Brown and White and Never Enough

I grew up hiding behind my mom’s light, long legs at grocery stores, burying my head into the cart-made skid marks and hoping no one pointed at the spectrum that lay between our skin. Meijer was terrifying. I worried that my big-hearted mother would again be labeled my “nanny” by some lady juggling a box of Cheez-Its and toilet paper.  Even today, I can still feel the sting of the word “nanny” branded onto my mother’s heart, in the same way that it did mine.

As I grew older, I learned to manage. I maneuvered my way through the fruits and vegetables aisle without shame. I let my sassy first-grade confidence lead me. No one dared to hurt me again. I thought my poise and our matching bouncy laughs would discourage strangers from dividing us because my mother and I have the same cheeks, smile and heart. We speak the same language of love above all else. She taught me how to make lasagna and friends, and to love your family before yourself.

But Meijer became my enemy again when I was in middle school. The day that I became afraid of my best friends coming along to the grocery store was the same day I lost hope in strangers. Once again, I began to doubt intentions and replaced admiration with jealousy. My best friend’s skin tone always matched the same porcelain color of my mother’s, and another ordinary shopper would tell my mother that “her daughter” is beautiful or how they look so much alike during checkout. They were never talking about me and my brown skin.  So I stood at the empty cart, empty-hearted and betrayed by the soft “thank you” my mother returned. I wondered why I was so easily forgotten. I wondered when race became the thing that could so easy divide us as family.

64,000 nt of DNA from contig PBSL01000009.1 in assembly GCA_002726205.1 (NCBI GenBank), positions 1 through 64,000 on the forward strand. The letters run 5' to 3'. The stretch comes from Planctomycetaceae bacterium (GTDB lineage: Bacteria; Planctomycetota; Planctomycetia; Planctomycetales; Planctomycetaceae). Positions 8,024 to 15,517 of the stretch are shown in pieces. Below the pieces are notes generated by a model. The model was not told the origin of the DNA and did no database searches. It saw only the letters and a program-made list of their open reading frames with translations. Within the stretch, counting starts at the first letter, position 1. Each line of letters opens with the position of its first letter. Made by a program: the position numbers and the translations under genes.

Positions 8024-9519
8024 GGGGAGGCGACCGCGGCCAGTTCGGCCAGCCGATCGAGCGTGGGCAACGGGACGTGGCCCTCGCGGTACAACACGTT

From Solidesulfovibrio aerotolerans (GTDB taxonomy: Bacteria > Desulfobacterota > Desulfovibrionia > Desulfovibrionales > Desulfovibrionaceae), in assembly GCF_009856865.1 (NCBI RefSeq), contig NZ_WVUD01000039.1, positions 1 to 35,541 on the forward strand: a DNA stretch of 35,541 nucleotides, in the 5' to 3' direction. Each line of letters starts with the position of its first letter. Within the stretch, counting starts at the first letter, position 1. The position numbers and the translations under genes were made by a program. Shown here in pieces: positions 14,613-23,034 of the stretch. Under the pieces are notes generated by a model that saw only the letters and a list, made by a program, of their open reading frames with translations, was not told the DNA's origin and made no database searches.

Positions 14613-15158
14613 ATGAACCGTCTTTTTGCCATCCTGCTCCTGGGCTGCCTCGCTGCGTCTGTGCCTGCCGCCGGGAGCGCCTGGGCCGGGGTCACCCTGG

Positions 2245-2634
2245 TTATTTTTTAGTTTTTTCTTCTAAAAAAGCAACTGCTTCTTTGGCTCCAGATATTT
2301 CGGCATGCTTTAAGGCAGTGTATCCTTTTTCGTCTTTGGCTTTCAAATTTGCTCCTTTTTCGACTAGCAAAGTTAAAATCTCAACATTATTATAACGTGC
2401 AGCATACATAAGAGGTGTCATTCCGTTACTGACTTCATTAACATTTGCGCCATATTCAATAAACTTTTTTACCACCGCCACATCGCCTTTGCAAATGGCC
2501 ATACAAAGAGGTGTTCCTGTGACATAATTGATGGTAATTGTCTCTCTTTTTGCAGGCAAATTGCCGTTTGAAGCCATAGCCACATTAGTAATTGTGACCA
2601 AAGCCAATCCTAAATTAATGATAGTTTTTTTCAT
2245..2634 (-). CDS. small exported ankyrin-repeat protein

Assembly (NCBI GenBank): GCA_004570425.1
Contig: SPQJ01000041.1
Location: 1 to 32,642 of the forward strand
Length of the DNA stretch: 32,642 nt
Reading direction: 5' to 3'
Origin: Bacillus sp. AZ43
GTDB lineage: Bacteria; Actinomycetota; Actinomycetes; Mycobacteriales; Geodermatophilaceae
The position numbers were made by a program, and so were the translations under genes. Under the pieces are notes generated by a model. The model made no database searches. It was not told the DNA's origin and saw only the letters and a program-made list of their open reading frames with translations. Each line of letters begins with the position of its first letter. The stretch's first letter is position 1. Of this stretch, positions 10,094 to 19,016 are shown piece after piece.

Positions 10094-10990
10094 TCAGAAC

The divide split deeper. I noticed how “being tan” was only beautiful if you were olive after a thick hot sun. I noticed how bushy eyebrows meant nerdy, dirty, unkempt. How white boys never liked brown girls. I noticed that my body would never be lusted over with its dark skin and round features. My crooked middle school smile broke when I was 12 and a boy made fun of the dark hair on my legs. A hairy Indian could never be desirable and half white only counts when you have green eyes and porcelain light skin. My prepubescent mind didn’t understand much, but it knew that Lizzie McGuire was what was beautiful: blond hair and striking blue eyes. Those eyes, the blond hair and the hairless legs were the same eyes, hair and legs of all the friends around me. I have dark, tangled hair. My left eye is brown while my right is almost black, and my knees and elbows are chalky.

The same question of race becoming the thing that so easily divided us crossed my mind when I was 17 and applying to colleges. You see, they have added new boxes for race like “Asian/Pacific Islander,” “Native American” and “Other,” but I cannot squeeze so easily into any of the demographics listed. I cannot simply click one. I was never South Asian enough to press down on “Asian/Pacific Islander.” My whiteness doesn’t show in my skin; only in the way I learned how to cook and celebrate birthdays. And why should I press down on the “other” button when strangers at the grocery store do that for me anyway?